• Kenneth Leighton
  • Symphony No. 1 (1964)

  • Novello & Co Ltd (World)
  • 2(pic)2(ca)234331timp.2percstr
  • 26 min

Programme Note

Kenneth Leighton: Symphony, Op. 42

Lento ma non troppo
Allegro molto ed impetuoso
Molto adagio e sostenuto

Composed during 1963 and 1964, the work won first prize (in an entry of eight works) in the 1965 City of Trieste international competition for a new symphonic work. The first performance took place in May, 1966 in the Giuseppe Verdi Theatre in Trieste under the directorship of Aldo Ceccato. The symphony was repeated later in the year in Milan as part of the inaugural concert of the first 'Salone Internazionale della musica di Milano', again under Ceccato. There have also been two broadcasts of the work in Italy. The Royal Liverpool Philharmonic Society gave the first British performance of the symphony on 17th October 1967.

On reflection, the symphony appears to follow an emotional pattern similar to that of several previous works. The first movement sets a mood of strong, even desperate protest; the middle movement (a Scherzo) loosens the reins and in a spirit of rebellion seeks an affirmative answer by sheer force of will; the final slow movement aims at resignation, almost gives way to despair, and in the end leaves only a question mark.

In exterior shape the first movement moves almost in a straight line, by means of constant variation and development from a few small melodic and rhythmic cells. The shape of the opening horn phrase dominates the first movement and also reappears in the Scherzo. This grows into a soft fugal opening paragraph, and a second section begins with string tremolandi introducing what might be called the second melodic cell. The string tremolandi build up to a minor climax with a brass entry, and a third melodic and rhythmic germ.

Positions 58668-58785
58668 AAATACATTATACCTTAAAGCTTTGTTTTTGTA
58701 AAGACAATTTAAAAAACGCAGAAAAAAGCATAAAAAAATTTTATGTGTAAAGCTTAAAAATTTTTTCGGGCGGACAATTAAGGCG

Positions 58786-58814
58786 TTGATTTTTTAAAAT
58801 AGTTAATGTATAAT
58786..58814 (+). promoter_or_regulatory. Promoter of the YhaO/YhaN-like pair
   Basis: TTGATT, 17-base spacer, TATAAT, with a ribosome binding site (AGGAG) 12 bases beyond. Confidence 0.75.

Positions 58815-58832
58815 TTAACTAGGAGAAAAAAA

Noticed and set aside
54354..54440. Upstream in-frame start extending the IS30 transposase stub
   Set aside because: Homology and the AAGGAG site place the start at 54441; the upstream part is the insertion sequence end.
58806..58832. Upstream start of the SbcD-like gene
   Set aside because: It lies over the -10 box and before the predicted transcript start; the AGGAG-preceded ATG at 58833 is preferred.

The paragraph which follows is much more extended and uses all three motives to create a slow increase of tension. At the climax the tempo returns to largo and motives (a) and (b) are combined. The descent from this climax to a somewhat fragmentary close is quite rapid. A fourth element of importance throughout the work is the minor third and major third relationship, which appears very frequently indeed in the bass.

The second movement is an extended Scherzo in three-time. Apart from the leaping theme at the opening, the rest of the material is derived from the four basic motives.

The final movement, with its long melodic lines, exploits for the first time the motive of the earlier brass entry. The opening idea, in two-part counterpoint, is immediately inverted on high strings. There follows an extended woodwind melody, first on solo bassoon, later on oboe and flute, and finally on high violins.

A new section begins with a more 'majorish' tune, a development of the second melodic cell, on the cor anglais. This is later taken over by cellos and violas and grows into a full orchestral statement in which several elements are combined. Of particular importance is the rhythmic shape quaver, dotted quaver/semi-quaver, crotchet.

The final section highlights the string tone and is in the manner of a slow march. In the final bars the alternating major and minor thirds persist, the final question mark being present in the major thirds, not the minor.

© Kenneth Leighton

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